Last night I dreamed about zombies. Well, I think they were zombies. They all seemed to shuffle along with that vacant yet menacing stare, like in all those classic movies about the undead.
These zombies were all wearing the same clothes – skinny jeans, Hollister sweatshirts and Uggs. And they all had pin-straight, flat ironed hair. It was then I realized the truth. They weren’t after my brain, they were after my debit card!
Seriously though, I was recently at my kids’ school, and as I watched the students passing by I was struck by how much alike they were all dressed. I know that middle school is a time for trying to fit in, but it just amazed me how completely alike they were.
It seemed like nearly every student was wearing some sort of advertisement for Hollister, my kids included. For those of you who are blissfully unaware of Hollister, it’s that store you pass in the mall with the really loud music and the cloud of perfume hanging over it. It’s actually a brilliant marketing maneuver because as a parent, you will buy ANYTHING to get out of there. But I digress in my oldness…
I know this isn’t a new phenomenon. Back in the day, we had Izod and Benneton and even parachute pants, and I know every other generation has had their styles and crazy clothes.
I don’t remember everyone dressing so completely alike though, but maybe my memory is slipping. It has been “like 60 years,” as my daughter says.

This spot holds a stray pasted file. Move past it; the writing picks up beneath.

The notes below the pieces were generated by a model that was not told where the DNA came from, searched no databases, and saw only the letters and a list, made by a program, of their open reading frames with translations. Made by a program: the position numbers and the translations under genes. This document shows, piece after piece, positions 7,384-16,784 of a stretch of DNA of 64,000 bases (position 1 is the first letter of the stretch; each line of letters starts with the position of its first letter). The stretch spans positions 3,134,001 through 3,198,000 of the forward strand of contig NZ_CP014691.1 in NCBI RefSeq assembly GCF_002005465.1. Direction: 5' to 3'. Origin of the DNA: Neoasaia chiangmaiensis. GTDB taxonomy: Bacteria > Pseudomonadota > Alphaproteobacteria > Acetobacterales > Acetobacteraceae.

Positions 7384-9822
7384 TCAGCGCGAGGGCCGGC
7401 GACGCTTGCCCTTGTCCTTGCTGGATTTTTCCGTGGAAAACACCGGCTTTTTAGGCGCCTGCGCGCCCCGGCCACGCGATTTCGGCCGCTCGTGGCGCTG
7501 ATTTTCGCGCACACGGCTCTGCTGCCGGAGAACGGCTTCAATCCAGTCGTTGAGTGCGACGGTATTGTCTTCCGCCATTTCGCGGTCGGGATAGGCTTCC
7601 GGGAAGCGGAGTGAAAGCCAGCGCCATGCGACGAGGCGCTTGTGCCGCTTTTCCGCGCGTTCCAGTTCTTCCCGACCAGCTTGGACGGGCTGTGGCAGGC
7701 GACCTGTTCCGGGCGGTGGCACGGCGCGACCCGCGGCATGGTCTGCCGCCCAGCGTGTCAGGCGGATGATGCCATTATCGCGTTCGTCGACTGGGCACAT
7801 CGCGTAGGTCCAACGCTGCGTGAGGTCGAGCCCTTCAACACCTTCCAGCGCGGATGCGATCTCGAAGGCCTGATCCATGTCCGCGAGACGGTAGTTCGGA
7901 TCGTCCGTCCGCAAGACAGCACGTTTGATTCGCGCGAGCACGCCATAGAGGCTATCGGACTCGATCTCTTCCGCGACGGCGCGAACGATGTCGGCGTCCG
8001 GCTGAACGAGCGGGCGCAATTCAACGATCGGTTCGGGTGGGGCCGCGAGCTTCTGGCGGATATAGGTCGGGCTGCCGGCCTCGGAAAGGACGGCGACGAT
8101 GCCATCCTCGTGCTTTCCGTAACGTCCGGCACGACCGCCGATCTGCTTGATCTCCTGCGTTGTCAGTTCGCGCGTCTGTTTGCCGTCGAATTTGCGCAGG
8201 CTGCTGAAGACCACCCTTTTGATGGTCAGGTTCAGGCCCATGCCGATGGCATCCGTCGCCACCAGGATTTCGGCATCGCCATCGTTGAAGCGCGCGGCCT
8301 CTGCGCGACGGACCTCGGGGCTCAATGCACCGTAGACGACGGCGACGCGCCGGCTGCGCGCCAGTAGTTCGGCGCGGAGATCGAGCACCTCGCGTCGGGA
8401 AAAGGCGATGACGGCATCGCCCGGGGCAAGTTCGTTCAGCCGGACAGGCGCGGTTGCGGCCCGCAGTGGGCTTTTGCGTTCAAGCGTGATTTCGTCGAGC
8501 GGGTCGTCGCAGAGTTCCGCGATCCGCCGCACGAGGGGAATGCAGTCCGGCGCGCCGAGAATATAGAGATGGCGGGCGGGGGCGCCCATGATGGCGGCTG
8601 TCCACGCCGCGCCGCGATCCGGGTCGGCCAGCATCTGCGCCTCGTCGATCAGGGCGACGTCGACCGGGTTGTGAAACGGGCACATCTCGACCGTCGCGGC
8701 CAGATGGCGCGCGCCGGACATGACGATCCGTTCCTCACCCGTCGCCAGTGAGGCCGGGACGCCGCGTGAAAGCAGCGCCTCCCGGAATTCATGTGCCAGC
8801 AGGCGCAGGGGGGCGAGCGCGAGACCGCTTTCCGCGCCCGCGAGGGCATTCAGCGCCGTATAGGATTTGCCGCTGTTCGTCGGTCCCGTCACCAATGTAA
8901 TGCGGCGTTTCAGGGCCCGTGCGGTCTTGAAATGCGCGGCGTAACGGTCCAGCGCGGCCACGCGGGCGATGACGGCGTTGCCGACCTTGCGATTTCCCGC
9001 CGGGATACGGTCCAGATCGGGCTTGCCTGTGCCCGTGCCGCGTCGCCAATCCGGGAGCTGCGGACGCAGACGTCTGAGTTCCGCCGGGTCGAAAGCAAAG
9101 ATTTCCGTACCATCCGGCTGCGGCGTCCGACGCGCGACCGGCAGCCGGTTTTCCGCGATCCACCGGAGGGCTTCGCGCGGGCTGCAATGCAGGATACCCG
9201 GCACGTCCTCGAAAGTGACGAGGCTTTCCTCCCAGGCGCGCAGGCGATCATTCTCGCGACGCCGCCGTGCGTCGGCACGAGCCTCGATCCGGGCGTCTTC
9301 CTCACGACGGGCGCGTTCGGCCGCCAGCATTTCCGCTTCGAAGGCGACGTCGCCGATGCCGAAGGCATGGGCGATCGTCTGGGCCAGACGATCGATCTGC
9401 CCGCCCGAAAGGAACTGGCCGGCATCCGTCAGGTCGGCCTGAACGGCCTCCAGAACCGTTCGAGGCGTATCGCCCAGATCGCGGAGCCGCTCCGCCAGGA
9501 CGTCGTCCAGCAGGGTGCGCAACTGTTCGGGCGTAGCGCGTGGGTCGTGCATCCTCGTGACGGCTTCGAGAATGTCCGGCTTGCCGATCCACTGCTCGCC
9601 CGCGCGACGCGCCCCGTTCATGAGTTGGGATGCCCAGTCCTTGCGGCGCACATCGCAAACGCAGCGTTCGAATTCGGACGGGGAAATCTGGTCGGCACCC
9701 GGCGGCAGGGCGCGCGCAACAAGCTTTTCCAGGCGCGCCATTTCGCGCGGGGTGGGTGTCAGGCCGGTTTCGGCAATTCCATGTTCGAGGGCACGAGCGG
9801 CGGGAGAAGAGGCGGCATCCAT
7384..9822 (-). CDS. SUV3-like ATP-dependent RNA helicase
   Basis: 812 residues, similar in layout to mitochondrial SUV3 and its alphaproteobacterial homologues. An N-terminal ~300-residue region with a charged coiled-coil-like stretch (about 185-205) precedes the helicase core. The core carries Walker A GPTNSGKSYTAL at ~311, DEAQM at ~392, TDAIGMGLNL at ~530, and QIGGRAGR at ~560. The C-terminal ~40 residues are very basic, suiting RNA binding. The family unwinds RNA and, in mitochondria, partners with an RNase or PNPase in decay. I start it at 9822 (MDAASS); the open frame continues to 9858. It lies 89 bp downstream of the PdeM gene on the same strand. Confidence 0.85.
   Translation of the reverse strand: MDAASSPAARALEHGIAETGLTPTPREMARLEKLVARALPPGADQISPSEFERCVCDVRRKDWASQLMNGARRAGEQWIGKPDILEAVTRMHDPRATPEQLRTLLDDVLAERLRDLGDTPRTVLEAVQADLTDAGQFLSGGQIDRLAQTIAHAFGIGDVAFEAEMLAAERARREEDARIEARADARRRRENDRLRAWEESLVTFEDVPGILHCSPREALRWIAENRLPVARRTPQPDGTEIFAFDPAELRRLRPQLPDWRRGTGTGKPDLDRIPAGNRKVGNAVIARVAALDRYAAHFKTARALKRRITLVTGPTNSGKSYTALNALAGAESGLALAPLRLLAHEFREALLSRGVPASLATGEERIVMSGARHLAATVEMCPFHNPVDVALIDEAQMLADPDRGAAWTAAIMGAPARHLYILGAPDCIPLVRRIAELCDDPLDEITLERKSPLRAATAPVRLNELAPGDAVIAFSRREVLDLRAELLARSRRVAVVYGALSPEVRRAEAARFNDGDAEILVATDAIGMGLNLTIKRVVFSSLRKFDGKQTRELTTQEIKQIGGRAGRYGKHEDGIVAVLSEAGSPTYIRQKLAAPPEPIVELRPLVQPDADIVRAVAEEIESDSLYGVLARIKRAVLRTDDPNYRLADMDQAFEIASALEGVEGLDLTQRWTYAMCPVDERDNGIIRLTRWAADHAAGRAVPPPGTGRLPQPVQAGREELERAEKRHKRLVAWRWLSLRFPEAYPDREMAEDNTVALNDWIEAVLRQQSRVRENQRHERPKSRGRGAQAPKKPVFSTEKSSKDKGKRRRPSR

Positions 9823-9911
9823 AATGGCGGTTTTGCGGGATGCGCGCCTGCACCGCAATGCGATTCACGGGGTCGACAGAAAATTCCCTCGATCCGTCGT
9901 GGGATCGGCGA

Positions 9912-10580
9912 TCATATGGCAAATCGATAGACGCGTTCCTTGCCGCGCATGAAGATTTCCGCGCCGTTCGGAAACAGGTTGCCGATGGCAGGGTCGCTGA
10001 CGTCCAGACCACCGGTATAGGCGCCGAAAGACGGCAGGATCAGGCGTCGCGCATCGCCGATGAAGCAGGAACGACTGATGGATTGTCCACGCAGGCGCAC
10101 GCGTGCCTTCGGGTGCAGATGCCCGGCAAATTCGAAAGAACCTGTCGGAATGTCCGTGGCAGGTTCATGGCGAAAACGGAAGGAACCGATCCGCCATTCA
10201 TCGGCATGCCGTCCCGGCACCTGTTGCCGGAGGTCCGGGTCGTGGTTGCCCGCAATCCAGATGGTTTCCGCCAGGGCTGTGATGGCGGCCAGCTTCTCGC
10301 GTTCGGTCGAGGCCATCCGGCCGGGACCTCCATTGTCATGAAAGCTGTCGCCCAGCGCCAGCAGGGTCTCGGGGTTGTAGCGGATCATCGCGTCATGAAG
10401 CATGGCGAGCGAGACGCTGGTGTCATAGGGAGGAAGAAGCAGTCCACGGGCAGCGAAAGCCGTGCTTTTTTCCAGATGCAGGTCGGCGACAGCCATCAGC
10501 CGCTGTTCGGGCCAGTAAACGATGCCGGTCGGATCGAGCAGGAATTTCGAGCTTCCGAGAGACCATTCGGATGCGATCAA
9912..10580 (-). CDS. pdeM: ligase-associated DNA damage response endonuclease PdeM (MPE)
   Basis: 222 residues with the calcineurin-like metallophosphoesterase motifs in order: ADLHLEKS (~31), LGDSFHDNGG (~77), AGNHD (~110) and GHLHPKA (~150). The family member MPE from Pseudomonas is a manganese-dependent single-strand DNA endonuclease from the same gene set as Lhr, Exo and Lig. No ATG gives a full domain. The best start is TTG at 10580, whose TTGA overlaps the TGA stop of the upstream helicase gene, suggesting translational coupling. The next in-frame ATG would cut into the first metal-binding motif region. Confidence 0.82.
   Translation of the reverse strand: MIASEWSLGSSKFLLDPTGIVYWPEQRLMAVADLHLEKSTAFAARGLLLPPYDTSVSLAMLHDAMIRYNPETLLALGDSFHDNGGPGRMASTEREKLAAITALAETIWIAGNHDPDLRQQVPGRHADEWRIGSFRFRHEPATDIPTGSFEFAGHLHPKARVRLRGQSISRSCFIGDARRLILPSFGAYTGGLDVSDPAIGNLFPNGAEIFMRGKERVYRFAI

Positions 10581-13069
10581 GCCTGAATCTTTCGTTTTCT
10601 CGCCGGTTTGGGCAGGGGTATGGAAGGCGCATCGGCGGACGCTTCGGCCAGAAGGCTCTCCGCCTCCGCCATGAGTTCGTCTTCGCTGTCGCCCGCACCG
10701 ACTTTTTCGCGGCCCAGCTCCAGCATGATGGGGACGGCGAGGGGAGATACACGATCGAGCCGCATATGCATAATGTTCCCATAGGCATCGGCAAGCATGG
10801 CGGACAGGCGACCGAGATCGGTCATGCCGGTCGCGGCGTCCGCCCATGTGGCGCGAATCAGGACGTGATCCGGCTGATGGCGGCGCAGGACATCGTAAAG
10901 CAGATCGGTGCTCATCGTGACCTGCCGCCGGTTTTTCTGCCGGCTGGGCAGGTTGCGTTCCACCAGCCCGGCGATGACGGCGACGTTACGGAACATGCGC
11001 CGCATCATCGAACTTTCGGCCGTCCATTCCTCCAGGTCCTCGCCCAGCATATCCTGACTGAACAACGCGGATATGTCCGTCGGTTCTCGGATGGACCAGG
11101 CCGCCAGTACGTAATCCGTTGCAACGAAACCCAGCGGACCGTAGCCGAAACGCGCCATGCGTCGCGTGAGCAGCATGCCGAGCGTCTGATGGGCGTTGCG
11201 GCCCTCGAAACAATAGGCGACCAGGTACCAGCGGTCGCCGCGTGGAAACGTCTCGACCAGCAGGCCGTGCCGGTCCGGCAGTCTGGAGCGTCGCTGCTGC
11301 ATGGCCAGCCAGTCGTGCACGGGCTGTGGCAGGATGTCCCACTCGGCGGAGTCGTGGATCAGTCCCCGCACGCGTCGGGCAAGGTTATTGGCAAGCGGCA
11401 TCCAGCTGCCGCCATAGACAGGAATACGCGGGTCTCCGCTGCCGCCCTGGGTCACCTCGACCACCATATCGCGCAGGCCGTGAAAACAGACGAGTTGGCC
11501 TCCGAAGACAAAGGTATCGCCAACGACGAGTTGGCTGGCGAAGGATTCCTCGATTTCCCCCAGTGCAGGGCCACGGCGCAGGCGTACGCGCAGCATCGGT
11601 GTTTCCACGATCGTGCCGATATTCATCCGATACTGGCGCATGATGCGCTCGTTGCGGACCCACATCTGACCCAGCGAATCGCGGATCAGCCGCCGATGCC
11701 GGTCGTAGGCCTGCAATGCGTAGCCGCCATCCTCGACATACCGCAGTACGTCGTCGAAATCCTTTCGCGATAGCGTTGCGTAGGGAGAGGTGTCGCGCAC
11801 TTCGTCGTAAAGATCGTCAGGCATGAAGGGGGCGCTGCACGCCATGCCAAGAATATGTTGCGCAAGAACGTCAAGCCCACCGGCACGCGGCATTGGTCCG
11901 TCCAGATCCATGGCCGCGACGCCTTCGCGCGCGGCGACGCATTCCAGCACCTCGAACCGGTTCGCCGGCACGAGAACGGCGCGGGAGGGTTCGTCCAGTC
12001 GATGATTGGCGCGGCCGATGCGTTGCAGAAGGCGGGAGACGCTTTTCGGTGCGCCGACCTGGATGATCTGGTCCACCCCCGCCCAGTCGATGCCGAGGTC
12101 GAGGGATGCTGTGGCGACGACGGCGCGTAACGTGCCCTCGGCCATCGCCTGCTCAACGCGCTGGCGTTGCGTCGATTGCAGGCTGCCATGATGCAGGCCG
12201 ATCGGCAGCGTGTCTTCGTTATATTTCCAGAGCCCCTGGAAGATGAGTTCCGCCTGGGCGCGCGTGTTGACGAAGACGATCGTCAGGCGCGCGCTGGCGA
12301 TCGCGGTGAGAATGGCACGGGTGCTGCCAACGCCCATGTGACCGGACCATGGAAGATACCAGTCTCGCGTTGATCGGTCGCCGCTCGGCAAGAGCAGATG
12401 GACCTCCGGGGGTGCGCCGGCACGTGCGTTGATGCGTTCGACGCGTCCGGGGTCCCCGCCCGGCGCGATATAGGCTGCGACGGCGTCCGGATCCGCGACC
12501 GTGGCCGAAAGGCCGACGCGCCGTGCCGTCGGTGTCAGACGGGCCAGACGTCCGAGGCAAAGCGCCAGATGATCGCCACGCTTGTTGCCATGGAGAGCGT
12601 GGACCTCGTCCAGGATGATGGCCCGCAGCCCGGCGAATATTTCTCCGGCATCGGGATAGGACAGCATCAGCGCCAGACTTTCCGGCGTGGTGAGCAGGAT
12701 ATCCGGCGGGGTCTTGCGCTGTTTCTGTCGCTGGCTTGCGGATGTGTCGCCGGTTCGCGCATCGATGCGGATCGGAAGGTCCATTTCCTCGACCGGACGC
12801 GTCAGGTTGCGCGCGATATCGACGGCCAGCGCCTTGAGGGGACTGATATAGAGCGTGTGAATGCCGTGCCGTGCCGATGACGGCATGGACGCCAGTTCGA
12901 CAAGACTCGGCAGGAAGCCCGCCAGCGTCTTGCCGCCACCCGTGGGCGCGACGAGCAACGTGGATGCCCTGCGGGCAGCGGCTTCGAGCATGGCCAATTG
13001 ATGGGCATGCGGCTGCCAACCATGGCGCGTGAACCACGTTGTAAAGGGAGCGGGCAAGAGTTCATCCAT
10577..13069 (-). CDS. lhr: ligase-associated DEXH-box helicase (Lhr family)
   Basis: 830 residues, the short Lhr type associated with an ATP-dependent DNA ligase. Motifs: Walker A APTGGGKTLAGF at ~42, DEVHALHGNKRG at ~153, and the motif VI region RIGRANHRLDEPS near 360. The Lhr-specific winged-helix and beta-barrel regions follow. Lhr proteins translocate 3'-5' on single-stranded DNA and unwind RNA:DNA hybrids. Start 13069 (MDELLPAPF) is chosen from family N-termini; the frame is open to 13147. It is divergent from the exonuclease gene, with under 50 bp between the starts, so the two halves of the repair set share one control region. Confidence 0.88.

I do have to wonder if it’s getting harder to keep our kids looking “cool,” what with the economy being in such tough shape.
The problem with peer pressure, though, isn’t the clothes or the hairstyles. Those come and go. As long as they maintain at least some level of propriety for school then I am all for self-expression (except there isn’t really any because everyone is dressed the same).
The problem comes when peer pressure leads to destructive or dangerous behavior. That’s the part that keeps me up at night as I think about my kids starting high school next year. It is really tough to be a teen sometimes, and we don’t always make the best decisions at that age.
I guess there is no way to guarantee your child’s safety, and as my mom always said, “Don’t ever say my kid wouldn’t do that, because you just never know.”
So far my strategy has been open communication and keeping the kids involved in positive, time-consuming activities. Whether or not this will continue to work for me over the next few years, I just don’t know. Until then I will just keep talking to my kids, and holding my breath.